Patch Picks: Read Across America Day

A local librarian gives book suggestions for kids and adults.

We here at Patch love a good read, and in honor of March 2 being named National Education Association's Read Across America Day, we asked a local literary expert for some book recommendations. 

Youth Services Librarian Chris Davis of the Rancho Cordova Library shared her literary suggestions with us, and we're passing them on to you.  They're all part of the Sacramento Public Library stock, and if you can't find them at your branch, you can make an online request to have the particular item sent there.  Grab your favorite beverage, settle into a comfy chair and stimulate your mind with one of the following options.

Local Librarian's Choices for Kids and Adults

1. "The Pleasure of My Company: A Novella" by Steve Martin.

"Daniel Pecan Cambridge has a good life—so long as he never leaves his apartment," Davis said. "A man trapped by his strange compulsions and phobias, he is always the outsider; the spectator—until his unexpected act of compassion toward a young boy turns his life upside down."

Beautifully put; and yes, the author is THE Steve Martin, whose writing abilities are as strong as his acting skills.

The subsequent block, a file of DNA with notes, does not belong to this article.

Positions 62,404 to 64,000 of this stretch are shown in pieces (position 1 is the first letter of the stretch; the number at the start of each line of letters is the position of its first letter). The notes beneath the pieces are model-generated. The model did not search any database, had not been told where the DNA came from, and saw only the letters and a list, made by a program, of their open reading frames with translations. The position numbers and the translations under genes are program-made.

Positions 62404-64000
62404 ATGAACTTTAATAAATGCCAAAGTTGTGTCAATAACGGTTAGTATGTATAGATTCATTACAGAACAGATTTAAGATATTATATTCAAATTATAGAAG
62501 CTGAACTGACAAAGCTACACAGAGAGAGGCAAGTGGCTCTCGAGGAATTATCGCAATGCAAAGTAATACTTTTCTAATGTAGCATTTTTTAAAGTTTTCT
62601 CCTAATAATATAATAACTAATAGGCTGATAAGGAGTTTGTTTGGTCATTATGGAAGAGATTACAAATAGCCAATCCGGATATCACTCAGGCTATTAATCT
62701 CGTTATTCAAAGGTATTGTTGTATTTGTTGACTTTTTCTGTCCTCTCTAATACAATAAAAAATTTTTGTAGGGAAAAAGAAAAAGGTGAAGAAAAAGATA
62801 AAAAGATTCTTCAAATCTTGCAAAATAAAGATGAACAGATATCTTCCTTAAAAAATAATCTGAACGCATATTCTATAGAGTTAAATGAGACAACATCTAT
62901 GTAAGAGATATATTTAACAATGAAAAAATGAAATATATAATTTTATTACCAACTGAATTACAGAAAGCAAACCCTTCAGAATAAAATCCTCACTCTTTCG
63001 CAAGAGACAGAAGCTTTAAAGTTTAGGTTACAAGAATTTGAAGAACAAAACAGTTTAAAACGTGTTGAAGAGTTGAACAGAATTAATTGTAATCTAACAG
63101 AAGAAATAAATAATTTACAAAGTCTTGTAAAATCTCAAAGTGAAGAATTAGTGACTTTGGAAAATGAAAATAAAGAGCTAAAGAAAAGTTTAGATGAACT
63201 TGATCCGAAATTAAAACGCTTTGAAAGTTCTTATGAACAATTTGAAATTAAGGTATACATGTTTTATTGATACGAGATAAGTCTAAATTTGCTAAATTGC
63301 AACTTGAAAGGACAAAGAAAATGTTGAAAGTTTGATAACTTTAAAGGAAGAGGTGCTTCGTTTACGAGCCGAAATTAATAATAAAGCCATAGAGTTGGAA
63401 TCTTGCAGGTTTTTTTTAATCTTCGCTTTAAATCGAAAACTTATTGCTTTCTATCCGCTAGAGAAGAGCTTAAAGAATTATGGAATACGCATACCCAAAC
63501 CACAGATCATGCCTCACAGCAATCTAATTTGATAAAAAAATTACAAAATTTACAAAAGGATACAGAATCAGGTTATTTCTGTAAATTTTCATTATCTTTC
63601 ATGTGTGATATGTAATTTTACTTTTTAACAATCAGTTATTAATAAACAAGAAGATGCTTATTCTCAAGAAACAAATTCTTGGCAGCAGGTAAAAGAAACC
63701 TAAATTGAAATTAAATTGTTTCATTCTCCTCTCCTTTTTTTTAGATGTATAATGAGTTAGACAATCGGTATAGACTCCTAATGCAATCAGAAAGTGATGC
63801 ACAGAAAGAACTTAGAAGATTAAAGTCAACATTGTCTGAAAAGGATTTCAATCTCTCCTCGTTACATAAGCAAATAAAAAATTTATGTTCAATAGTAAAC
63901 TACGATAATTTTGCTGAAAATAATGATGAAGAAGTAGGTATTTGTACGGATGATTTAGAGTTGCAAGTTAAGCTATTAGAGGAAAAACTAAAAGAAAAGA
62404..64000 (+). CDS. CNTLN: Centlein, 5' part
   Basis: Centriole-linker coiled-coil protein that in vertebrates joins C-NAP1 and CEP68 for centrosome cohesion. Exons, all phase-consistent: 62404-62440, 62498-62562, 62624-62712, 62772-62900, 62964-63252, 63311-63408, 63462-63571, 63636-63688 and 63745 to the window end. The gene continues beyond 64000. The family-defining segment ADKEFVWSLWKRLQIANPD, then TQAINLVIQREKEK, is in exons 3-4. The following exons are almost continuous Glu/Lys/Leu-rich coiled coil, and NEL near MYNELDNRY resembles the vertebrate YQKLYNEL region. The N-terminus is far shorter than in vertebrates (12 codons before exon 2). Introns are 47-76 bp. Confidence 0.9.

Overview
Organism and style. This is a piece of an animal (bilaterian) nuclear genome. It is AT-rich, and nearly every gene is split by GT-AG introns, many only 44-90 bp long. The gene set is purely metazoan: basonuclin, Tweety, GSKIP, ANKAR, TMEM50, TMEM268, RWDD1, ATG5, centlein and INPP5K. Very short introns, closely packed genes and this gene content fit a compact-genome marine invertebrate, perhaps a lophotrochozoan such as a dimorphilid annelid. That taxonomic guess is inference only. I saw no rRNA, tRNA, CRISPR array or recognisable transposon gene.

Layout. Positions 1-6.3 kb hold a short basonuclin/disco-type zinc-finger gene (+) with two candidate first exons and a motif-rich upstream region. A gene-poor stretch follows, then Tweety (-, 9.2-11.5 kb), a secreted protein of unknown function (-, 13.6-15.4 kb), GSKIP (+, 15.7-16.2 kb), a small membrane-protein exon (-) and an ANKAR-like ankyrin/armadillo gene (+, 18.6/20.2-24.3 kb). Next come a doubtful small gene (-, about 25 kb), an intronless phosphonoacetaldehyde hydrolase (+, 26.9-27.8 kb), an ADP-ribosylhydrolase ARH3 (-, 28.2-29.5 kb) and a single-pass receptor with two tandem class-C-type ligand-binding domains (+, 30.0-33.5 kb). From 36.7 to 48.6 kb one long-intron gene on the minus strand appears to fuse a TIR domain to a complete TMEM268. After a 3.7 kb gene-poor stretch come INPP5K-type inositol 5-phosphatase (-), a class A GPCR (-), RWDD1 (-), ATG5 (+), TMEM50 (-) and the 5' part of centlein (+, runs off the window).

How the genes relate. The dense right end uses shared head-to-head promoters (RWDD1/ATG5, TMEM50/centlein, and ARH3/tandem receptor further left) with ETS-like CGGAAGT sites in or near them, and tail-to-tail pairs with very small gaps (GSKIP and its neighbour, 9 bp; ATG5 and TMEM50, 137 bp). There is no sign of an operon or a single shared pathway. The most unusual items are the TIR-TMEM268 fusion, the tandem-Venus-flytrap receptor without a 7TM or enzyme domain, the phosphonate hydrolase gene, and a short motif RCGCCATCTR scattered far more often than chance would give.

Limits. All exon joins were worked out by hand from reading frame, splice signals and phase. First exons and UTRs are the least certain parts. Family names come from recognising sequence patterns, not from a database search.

2. "Going Postal" by Terry Pratchett. 

Set in the fictitious city of Ankh-Morpork, this humorous British novel sheds light on the daily grind of post office employees and their challenge to entice the public to continue to send hard mail, despite the conveniences of online communication, as well as employer/employee interactions. 

3. "If I Stay" by Gayle Forman. 

Davis sums up this drama as follows:  "While in a coma following an automobile accident that killed her parents and younger brother, 17-year-old Mia, a gifted cellist, weighs whether to live with her grief or join her family in death." 

Although the subject matter is somber, this thought-provoking book will linger in your mind as a stellar example of a teen read.

4. "Al Capone Does My Shirts: A Tale From Alcatraz" by Gennifer Choldenko.

Looking for a graduation gift for your eighth-grader? Consider this novel, where "A 12-year-old boy named Moose moves to Alcatraz Island in 1935, when guards' families were housed there, and has to contend with his extraordinary new environment, in addition to life with his autistic sister," Davis said.

5.  "The True Meaning of Smekday" by Adam Rex. 

If you've got a precocious child with a voracious appetite for reading, stimulate his or her imagination with this offering.  Davis describes the storyline as follows:  "When her mother is abducted by aliens [called Boov] on Christmas Eve (or "Smekday" Eve since the Boov invasion), 11-year-old Tip hops into the family car and heads south to find her and meets an alien Boov mechanic who agrees to help her and save the planet from disaster." 

Happy Reading!


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